Chicago Tribune: -- Since the safety of the scow JOHN BEAN. Jr., and the schooner CALEDONIA has been established beyond any dispute, the good guessers in marine circles have been actively at work to clear up the mystery surrounding the identity of the vessel which was seen to capsize off Milwaukee by Captain Birch, of the schooner MORNING LIGHT. Several times the busy gossipers thought they had hit upon the right craft, because someone happened to be overdue at some port, but in each instance the missing vessel turned up. Within a day or two active inquiries have been instituted for the whereabouts of the scow MENDOTA, owned by Captain Christianson, of Milwaukee. The MENDOTA left that port a week ago last Wednesday for Muskegon, and, though telegraphic inquiry has been made several times, no news has been received of her arrival at Muskegon. She was of fore-and-aft rig and measured seventy-one tons, with a capacity of 75,000 feet of lumber. She was built in 1867 by A. Turner, of Dunton, Mich., and was always considered a weak, unseaworthy vessel. The fact that her bottom was at one time painted lead color, and for two years was not renewed, which would give it a dark hue, strengthens the belief that she is lost, as it corresponds with the report of Captain Birch, of the MORNING LIGHT. Her crew consisted of three men, viz: Captain Tobias Christianson, who is a widower, and leaves two children aged eleven and thirteen years; Otto Hanson, also married, having a wife and three children, and Gustav Anderson, single, aged fifty, forty and twenty years respectively.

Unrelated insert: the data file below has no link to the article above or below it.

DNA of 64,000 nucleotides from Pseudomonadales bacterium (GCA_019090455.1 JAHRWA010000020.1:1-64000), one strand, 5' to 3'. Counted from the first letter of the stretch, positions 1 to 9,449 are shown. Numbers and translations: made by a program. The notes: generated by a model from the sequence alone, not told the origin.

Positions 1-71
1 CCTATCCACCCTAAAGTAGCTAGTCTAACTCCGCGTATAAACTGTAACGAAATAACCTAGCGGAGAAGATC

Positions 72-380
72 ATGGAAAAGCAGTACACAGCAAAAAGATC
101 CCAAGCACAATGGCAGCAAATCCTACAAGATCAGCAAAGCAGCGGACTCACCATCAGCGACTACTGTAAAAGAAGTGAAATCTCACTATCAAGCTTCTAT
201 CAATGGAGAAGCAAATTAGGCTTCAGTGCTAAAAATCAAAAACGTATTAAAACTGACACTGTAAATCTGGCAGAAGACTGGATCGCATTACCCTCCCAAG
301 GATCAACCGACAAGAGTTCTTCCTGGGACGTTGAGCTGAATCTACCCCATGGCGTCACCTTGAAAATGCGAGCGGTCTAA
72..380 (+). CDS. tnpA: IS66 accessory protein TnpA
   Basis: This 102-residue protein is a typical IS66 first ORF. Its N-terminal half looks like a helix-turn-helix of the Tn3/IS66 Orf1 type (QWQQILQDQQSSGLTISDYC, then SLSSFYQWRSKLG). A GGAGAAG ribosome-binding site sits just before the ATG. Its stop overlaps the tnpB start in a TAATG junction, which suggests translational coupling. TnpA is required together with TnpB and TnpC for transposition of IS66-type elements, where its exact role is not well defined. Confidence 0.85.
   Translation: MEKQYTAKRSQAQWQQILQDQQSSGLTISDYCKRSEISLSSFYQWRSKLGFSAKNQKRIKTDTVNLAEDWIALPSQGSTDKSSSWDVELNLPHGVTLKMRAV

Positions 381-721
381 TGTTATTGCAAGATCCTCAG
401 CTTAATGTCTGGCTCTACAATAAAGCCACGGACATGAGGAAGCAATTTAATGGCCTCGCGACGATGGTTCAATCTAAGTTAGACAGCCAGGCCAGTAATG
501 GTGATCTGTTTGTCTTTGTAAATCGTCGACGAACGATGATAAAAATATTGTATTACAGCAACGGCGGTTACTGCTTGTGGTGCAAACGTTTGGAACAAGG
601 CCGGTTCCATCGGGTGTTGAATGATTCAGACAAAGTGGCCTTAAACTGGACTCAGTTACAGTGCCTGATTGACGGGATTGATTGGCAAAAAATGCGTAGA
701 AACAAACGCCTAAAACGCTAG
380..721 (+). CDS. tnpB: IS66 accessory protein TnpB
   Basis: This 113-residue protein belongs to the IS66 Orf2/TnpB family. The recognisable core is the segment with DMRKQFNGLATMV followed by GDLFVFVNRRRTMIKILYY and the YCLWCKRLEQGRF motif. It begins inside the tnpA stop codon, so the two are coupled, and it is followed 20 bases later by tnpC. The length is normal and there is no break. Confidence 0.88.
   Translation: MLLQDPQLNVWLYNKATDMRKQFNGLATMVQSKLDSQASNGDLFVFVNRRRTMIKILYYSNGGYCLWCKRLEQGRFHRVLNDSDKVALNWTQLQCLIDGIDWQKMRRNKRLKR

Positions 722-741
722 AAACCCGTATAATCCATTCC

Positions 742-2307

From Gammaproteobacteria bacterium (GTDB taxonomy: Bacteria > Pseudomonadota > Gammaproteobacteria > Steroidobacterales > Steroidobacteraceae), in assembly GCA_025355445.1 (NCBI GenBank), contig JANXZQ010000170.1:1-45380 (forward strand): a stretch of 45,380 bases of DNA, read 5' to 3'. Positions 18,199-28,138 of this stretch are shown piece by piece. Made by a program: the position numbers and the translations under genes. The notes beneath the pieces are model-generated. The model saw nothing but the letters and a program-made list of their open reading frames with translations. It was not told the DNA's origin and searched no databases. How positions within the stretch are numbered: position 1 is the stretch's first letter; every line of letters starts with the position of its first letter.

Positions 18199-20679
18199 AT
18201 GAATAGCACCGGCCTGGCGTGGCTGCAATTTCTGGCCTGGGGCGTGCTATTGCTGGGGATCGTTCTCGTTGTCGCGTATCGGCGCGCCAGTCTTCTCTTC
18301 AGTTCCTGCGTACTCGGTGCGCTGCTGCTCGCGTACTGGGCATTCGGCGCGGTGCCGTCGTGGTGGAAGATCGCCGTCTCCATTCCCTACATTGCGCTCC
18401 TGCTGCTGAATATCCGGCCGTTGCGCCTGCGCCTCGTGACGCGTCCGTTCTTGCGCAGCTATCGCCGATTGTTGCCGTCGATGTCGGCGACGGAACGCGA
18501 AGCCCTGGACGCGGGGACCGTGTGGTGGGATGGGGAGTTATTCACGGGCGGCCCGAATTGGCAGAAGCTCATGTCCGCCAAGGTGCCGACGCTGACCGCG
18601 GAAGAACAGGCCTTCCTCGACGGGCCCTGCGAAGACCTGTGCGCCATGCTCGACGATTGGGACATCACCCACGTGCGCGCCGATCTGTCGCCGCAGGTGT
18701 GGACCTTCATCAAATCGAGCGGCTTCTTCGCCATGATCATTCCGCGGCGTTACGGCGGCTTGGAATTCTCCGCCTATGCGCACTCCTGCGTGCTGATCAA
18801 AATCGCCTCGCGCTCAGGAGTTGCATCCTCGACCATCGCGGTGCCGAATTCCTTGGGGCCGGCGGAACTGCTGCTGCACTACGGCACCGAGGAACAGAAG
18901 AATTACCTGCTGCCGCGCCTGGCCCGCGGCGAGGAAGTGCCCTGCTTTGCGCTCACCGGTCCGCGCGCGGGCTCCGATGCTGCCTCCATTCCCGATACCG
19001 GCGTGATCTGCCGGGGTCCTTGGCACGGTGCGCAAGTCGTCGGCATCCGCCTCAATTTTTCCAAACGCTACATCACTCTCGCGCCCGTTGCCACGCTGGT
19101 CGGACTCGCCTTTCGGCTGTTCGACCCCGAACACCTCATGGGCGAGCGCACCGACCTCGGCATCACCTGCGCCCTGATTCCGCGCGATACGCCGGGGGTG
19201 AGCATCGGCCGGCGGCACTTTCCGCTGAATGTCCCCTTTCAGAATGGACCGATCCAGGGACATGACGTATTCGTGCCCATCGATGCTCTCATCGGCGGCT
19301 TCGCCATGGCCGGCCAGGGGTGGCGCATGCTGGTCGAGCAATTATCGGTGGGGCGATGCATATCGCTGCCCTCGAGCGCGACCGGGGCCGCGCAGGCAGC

Thursday, October 27, 1881